|Victor Wallis:||The only reason I find a problem with Sanders’s definition of democratic socialism, is that he understands democratic in a different way. In his concept, the way he actually defines it, he’s talking about the New Deal model, which means socialism without eliminating the capitalist class. But for me, socialism is eliminating, or let’s say dissolving is a better way to put it because it’s not a matter of the people disappearing, it’s a matter of the structure through which they govern disappearing. So you dissolve the capitalist class, and then you have the social preconditions for democratic interaction among all the members of the population. So, that’s the part of the education that needs to take place.|
|Victor Wallis:||One person who’s actually doing a lot of educational work in this direction is the economist Richard Wolff, who has a program called Democracy at Work, which you may know, and he emphasized the whole cooperative aspect of it. And he has a very powerful critique of capitalism, but he brings out that the alternative is not to create the all-powerful state, but rather to have a society with institutions that are run on democratic principles. And that’s the essence of socialism, but you can’t have it as long as there’s a concentrated privilege class.|
|Jeff Schechtman:||What becomes the object then of that society? How are innovation and progress incentivized?|
|Victor Wallis:||Well, there’s so much of a need for certain things that I don’t think that’s a question. In other words, you don’t have to depend on financial rewards to innovate or to make progress or to be creative. There can be objective needs, whether it’s a physical problem with the environment or the problem of dealing with an illness, and there are people who are committed to this type of thing, and who do it out of their professional and even human and citizen commitment and they don’t depend on financial incentives. And I think we do have an example of this today, which I think is an extremely important one for this, which is the case of Cuba, which has an incredibly powerful, arguably the most powerful healthcare system in the world, the highest proportion of healthcare workers per capita in the country and even an excess so that they send them overseas.|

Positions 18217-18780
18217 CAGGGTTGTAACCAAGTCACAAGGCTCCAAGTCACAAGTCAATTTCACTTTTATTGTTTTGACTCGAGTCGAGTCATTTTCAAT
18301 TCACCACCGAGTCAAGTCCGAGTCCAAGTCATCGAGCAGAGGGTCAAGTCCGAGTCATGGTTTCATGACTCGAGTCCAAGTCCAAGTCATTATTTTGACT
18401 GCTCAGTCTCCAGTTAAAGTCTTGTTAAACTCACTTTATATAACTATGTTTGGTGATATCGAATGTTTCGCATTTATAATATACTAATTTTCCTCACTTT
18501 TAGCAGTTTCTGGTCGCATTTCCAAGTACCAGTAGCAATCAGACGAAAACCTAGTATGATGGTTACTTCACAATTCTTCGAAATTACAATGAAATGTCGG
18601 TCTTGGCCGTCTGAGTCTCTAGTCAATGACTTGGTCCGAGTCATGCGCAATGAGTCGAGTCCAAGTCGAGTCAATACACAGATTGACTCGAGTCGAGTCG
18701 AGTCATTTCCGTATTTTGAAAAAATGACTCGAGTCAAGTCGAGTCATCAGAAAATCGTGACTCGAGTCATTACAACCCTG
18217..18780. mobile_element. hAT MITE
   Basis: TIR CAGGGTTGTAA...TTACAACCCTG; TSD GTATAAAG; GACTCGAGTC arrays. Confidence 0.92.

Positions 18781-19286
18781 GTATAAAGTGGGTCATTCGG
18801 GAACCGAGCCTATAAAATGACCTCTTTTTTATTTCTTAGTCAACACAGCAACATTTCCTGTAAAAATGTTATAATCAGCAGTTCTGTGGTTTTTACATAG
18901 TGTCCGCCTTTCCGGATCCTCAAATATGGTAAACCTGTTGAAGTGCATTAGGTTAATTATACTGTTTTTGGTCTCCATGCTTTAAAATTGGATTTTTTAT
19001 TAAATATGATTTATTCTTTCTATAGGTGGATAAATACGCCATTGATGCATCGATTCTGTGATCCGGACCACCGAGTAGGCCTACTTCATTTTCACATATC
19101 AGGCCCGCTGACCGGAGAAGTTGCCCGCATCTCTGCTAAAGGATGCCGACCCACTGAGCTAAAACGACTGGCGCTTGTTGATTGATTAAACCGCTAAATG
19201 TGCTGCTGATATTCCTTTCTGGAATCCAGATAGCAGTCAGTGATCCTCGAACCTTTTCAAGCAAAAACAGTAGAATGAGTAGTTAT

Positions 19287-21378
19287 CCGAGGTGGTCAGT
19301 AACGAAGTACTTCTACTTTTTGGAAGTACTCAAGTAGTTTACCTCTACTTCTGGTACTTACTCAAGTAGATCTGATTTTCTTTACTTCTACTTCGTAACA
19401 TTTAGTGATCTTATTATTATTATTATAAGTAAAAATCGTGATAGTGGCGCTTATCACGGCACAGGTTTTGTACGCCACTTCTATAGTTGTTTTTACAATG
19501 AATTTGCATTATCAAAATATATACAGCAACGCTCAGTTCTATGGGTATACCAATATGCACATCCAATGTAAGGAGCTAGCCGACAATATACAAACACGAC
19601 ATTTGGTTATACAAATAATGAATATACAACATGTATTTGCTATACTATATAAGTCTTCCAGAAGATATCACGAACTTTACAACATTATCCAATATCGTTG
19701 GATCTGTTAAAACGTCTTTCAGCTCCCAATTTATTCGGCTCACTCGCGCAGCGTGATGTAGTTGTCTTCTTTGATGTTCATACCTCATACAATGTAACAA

|Victor Wallis:||And despite the badmouthing of them to carry on systematically by the United States, the United States government is afraid of a positive example that runs on principles counter to their own. These are very dedicated people, and they reflect an ethic of service that has arisen as a result of the Cuban revolution, and they’re enormously motivated. And they’re also very innovative in terms of research in the scientific fields with particular attention to health issues, immunizations, and cancer treatment, and so on.|
|Jeff Schechtman:||Talk a little bit about the fact that the US, even if you could wave your magic wand and make all of this happen here in the United States, that there is still a whole world out there, many places of which are driven by this capitalist model.|
|Victor Wallis:||Well, actually the US is the one where the drive is the strongest. So if the US changes, that would have an enormous impact on everything else. If the US is strong enough, is independent enough, it would have nothing to fear. So that’s where the magic wand thing becomes a bit problematic. I think the way things actually go, the initiative seems to be taking place more outside of the US but it has to come back and be felt in the US so that the initiatives elsewhere can flourish. So the US government spends its energies preventing that initiative from developing as it has, especially in Latin America in the last few decades, it’s doing everything to prevent those kinds of changes from taking root.|
|Victor Wallis:||But I think, if the United States had a leadership that was inspired by these principles, it could encourage, instead of thwarting, the developments that are taking place in other countries and it could be in a more cooperative relationship with other parties including, in particular, the Chinese. I’m not saying the Chinese are not an entirely positive model because they have tremendous inequalities in the society, but on the other hand, the government has shown a capacity to make quick changes of a type that a capitalist government isn’t really in a position to do in the direction of changing the forms of energy that they’ll put an emphasis on and that type of thing.|
|Victor Wallis:||And so, if there could be a cooperative relationship if we got away. I think the biggest change it would make in terms of the rest of the world, is that it would remove the justification for the military-industrial complex that huge amounts of resources could be diverted away from military pursuits to betterment both within this society and in other parts of the world. It would facilitate changes in other parts of the world as well.|